"Sheung Wan has always had a connection with the arts scene, not least because it has a performing arts venue, the Sheung Wan Civic Centre, but also because the Hong Kong Repertory Theatre, Hong Kong Chinese Orchestra and Hong Kong Dance Company are also based there," Kwong says.

"Another active theatre company, Theatre du Pif, has also set up shop there."

The Cat Street Gallery, one of the first contemporary art galleries to make the move to Sheung Wan, and the adjacent The Space venue in a former meatpacking building have both helped bolster the neighbourhood's arty credentials. They were followed by the likes of Sin Sin and ParaSITE as well as design stories such as Innermost.

"When I moved the Cat Street Gallery to the Sheung Wan end of Hollywood Rd in 2008, a lot of my friends thought I was mad. It was a one-way street and our neighbours were generally just coffin shops," owner Mandy d'Abo says.

"It's still a one-way street, but during the last 2 years our neighbours have changed immeasurably. Soho has crept westwards and is now walking down Hollywood Rd.

"As well as the traditional antique shops, you pass endless little galleries, studios and cafes.

"The area has transformed itself into a must-see for anyone visiting Hong Kong interested in art and design."

Several chic new restaurants have also opened in Sheung Wan in the past year, taking advantage of cheaper rents and bigger spaces, including Magnolia, a Cajun-themed private kitchen that's always packed; the elegant Press Room bistro, just up from the Man Mo Temple; Cafe Maison, a chic cafe-slash-lifestyle store in Gough St; and 208 Duecento Otto, a chic Italian restaurant that smacks of the Big Apple.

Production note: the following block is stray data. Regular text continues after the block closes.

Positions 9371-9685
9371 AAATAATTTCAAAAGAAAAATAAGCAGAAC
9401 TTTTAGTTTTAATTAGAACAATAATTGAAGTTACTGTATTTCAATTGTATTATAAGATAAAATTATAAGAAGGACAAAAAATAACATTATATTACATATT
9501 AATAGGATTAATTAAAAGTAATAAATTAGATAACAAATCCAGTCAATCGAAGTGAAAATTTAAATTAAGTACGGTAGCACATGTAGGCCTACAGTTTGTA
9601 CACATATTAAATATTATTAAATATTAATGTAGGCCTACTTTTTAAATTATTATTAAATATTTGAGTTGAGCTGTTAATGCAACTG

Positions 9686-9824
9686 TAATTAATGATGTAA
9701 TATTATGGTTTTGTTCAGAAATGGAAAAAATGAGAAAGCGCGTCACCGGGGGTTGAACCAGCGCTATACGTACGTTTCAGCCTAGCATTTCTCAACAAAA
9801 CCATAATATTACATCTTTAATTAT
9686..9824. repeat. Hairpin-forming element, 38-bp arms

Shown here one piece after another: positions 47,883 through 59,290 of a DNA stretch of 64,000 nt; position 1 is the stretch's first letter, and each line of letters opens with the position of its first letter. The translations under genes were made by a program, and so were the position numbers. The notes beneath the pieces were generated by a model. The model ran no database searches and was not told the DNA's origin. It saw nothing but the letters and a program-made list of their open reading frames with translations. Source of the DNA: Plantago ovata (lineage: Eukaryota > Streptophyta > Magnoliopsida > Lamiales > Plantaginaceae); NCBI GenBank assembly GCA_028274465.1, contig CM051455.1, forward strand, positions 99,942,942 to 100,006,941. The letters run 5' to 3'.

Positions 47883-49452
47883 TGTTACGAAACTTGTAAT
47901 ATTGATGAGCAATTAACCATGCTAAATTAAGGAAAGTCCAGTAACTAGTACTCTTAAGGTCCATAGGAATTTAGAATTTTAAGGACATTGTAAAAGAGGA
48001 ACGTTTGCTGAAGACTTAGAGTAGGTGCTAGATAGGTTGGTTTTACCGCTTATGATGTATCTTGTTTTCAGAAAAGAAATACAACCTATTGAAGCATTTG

A hop, skip and jump from 208 is Heirloom, a conservatory-looking eatery, serving Balinese-Mexican fusion cuisine.

It's easy to see the contrast that makes Sheung Wan such a popular destination.

Across the street from Heirloom, at Hollywood Rd Park, the old Chinese men continue their matches of jeuhng keih (Chinese chess), and their wives move from fans to the gliding movements of tai chi. Balancing that contrast is the tricky part.

"I think it will be tough to keep the balance," Voss says.

"Rents are on the rise and new apartment developments will add to this craze. However, Hong Kongers living in Sheung Wan are a pretty conservative crowd, so I hope we will keep the dry goods shopfronts, antique boutiques, and traditional Chinese medicine shops. It's part of Hong Kong's identity."

Try any of these Dining: Wagyu Kaiseki Den, 263 Hollywood Rd, ph 00852 2851 2820, wagyukaisekiden.com.hk; 208 Duecento Otto, 208 Hollywood Rd, ph 00852 2549 0208, 208.com.hk; Cafe Maison, G/F, 12 Gough St, ph 852 2581 3663; Magnolia, Shop 5, G/F, 17 Po Yan St, ph 00852 2530 9880, magnolia.hk; Heirloom: 226 Hollywood Rd, ph 00852 2547 8008, heirloomhk.com.

Theatre: Hong Kong Repertory Theatre, 4/F Sheung Wan Municipal Services Building, 345 Queen's Rd West, ph 00852 3103 5930, hkrep.com; Theatre du Pif, Room 902, Hua Fu Building, 111 Queens Rd West, ph 2904 2030, thtdupif.com; Hong Kong Chinese Orchestra, 7/F Sheung Wan Municipal Services Building, 345 Queen's Rd West, ph 00852 3185 1600, hkco.org.

Dance: Hong Kong Dance Company, 4/F Sheung Wan Municipal Services Building, 345 Queen's Rd West, ph 00852 3103 1888, hkdance.com.

Art: The Cat Street Gallery, 222 Hollywood Rd, ph 00852 2291 0006, thecatstreetgallery.com; The Space, 210 Hollywood Rd, ph 00852 2361 1210, thespace.hk.

Nick Walton, a New Zealand journalist and former travel editor for the South China Morning Post, has been in Hong Kong for five years.

The Press